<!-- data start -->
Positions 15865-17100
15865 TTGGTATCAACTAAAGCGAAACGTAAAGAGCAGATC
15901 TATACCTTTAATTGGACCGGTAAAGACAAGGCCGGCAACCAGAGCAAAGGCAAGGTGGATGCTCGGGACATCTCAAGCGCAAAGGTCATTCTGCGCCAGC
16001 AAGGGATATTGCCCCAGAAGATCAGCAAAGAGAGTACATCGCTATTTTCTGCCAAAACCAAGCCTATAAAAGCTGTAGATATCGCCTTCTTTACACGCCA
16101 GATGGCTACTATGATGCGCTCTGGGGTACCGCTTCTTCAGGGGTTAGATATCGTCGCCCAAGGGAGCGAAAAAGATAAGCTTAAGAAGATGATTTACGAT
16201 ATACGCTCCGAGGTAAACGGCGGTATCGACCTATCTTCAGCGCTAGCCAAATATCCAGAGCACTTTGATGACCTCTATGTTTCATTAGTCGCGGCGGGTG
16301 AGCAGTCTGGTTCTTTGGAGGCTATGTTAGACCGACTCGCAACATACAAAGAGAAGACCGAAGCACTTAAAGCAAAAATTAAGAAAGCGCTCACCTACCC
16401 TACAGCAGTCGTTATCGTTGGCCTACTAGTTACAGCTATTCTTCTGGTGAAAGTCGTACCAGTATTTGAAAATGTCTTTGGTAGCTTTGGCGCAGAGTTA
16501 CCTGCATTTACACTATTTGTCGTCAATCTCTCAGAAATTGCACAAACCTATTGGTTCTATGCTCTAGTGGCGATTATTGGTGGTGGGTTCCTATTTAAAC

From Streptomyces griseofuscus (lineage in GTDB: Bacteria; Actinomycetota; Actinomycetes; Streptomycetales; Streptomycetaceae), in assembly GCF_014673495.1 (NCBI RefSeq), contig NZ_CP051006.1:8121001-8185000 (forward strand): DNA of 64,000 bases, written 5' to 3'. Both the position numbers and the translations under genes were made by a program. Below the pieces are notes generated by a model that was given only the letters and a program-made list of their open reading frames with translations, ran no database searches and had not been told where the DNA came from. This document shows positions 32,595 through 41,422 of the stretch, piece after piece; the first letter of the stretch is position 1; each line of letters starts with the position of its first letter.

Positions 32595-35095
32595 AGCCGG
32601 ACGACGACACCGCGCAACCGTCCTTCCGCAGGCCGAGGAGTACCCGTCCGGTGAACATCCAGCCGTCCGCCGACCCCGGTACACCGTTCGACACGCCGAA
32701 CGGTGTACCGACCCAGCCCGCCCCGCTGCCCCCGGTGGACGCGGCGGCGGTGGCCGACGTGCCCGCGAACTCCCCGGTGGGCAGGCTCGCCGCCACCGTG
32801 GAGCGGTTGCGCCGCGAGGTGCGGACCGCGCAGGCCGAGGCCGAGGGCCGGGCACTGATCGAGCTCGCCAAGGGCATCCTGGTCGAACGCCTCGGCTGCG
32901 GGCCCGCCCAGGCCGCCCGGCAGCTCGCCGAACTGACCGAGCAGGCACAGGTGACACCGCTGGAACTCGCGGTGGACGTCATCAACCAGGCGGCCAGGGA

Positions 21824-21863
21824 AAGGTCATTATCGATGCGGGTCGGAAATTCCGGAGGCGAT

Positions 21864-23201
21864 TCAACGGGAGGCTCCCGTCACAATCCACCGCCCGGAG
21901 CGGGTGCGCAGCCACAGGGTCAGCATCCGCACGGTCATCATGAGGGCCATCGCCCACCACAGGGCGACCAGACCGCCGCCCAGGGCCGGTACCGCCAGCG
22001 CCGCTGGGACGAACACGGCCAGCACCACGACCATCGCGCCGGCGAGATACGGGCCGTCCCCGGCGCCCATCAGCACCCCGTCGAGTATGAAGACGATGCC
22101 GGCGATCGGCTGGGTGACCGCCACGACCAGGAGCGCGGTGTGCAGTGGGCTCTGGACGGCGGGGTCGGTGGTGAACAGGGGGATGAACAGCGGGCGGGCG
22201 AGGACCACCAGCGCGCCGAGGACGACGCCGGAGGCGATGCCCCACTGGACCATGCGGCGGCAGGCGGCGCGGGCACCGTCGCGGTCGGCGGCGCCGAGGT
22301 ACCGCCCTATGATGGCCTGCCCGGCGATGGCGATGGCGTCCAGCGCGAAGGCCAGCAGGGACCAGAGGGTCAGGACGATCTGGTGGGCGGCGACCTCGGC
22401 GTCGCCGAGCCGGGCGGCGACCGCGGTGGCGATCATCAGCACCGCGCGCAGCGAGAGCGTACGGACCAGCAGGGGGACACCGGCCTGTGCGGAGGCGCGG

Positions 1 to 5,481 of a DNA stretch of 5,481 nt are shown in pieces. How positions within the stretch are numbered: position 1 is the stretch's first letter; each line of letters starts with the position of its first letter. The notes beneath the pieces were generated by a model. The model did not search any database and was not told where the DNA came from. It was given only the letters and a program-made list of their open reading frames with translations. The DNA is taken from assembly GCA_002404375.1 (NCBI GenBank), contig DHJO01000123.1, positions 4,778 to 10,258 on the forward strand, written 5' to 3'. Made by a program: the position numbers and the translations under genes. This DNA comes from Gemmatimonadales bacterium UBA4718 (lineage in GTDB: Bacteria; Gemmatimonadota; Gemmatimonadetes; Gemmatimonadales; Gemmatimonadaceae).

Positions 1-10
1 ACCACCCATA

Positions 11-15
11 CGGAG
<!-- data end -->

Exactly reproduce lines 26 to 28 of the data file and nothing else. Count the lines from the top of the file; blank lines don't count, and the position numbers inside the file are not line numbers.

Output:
22401 GTCGCCGAGCCGGGCGGCGACCGCGGTGGCGATCATCAGCACCGCGCGCAGCGAGAGCGTACGGACCAGCAGGGGGACACCGGCCTGTGCGGAGGCGCGG

Positions 1 to 5,481 of a DNA stretch of 5,481 nt are shown in pieces. How positions within the stretch are numbered: position 1 is the stretch's first letter; each line of letters starts with the position of its first letter. The notes beneath the pieces were generated by a model. The model did not search any database and was not told where the DNA came from. It was given only the letters and a program-made list of their open reading frames with translations. The DNA is taken from assembly GCA_002404375.1 (NCBI GenBank), contig DHJO01000123.1, positions 4,778 to 10,258 on the forward strand, written 5' to 3'. Made by a program: the position numbers and the translations under genes. This DNA comes from Gemmatimonadales bacterium UBA4718 (lineage in GTDB: Bacteria; Gemmatimonadota; Gemmatimonadetes; Gemmatimonadales; Gemmatimonadaceae).

Positions 1-10